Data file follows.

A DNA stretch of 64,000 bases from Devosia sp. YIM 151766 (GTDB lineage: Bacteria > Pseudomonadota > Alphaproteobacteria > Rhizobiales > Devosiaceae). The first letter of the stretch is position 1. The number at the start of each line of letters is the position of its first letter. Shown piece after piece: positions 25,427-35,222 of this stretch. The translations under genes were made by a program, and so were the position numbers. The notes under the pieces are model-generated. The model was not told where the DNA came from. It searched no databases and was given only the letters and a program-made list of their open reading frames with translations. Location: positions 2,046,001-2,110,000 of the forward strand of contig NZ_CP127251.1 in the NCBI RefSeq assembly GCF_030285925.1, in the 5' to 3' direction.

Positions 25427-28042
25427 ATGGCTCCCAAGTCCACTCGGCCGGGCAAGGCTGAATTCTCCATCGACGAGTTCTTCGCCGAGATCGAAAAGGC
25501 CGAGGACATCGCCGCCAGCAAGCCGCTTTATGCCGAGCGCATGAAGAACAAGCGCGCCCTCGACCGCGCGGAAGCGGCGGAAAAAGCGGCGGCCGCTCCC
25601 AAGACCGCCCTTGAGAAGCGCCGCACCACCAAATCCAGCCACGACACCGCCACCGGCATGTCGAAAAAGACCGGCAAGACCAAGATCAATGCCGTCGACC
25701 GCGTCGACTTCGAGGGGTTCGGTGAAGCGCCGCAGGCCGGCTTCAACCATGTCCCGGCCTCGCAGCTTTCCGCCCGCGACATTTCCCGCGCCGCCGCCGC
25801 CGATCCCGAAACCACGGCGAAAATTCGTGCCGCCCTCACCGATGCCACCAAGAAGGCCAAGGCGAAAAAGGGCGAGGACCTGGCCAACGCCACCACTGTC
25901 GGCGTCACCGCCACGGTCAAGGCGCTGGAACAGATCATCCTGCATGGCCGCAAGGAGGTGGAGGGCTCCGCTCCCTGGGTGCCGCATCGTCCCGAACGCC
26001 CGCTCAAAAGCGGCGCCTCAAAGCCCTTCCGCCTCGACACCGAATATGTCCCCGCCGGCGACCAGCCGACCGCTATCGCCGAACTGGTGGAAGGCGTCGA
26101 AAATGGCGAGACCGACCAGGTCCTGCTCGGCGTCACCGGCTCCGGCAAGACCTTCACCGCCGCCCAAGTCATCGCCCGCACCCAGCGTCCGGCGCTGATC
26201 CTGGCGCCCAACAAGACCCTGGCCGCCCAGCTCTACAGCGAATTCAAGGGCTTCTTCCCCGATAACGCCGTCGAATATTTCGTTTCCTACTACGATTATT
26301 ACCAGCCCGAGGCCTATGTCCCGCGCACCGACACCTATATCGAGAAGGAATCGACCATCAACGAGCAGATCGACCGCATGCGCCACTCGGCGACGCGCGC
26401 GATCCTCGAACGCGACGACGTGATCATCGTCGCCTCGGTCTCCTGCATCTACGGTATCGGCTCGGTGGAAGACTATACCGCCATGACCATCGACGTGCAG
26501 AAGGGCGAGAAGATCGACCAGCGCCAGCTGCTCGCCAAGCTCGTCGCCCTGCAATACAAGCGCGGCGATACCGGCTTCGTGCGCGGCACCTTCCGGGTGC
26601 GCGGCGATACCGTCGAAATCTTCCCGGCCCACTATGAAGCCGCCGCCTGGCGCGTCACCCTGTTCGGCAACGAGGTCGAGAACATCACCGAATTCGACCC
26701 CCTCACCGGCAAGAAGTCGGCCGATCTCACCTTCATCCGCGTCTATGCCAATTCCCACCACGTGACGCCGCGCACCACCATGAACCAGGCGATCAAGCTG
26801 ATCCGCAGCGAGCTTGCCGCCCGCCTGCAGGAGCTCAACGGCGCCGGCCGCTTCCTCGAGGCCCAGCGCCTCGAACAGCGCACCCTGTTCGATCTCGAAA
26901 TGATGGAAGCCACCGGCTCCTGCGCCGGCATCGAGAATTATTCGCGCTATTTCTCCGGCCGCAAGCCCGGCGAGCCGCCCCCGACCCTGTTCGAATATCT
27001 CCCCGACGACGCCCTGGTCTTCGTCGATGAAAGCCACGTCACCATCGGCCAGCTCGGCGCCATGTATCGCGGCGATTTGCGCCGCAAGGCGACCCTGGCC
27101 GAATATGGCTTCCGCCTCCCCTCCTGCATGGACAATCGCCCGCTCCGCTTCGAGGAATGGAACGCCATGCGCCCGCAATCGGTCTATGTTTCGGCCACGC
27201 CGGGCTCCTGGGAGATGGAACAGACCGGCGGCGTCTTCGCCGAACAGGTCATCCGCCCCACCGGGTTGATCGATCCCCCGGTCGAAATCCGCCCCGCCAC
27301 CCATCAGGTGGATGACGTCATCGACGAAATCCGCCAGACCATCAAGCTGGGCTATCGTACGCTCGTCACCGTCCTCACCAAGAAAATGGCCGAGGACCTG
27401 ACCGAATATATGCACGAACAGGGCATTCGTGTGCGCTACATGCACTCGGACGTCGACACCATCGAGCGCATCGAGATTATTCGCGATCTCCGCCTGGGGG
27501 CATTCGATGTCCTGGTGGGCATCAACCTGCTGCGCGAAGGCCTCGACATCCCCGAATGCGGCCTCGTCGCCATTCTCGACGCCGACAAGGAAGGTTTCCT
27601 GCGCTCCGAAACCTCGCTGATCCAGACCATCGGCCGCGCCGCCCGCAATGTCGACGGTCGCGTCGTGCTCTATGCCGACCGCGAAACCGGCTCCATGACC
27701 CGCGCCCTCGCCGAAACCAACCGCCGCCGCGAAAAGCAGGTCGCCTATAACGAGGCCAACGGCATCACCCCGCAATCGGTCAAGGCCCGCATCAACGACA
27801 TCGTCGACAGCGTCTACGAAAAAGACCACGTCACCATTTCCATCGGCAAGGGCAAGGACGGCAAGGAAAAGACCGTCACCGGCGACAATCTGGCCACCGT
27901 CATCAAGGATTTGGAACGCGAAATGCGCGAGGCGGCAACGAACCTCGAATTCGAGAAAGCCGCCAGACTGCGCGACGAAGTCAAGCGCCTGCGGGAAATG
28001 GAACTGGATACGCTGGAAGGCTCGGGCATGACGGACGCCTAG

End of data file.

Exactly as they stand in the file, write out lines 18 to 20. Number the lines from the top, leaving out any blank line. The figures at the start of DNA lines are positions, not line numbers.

26901 TGATGGAAGCCACCGGCTCCTGCGCCGGCATCGAGAATTATTCGCGCTATTTCTCCGGCCGCAAGCCCGGCGAGCCGCCCCCGACCCTGTTCGAATATCT
27001 CCCCGACGACGCCCTGGTCTTCGTCGATGAAAGCCACGTCACCATCGGCCAGCTCGGCGCCATGTATCGCGGCGATTTGCGCCGCAAGGCGACCCTGGCC
27101 GAATATGGCTTCCGCCTCCCCTCCTGCATGGACAATCGCCCGCTCCGCTTCGAGGAATGGAACGCCATGCGCCCGCAATCGGTCTATGTTTCGGCCACGC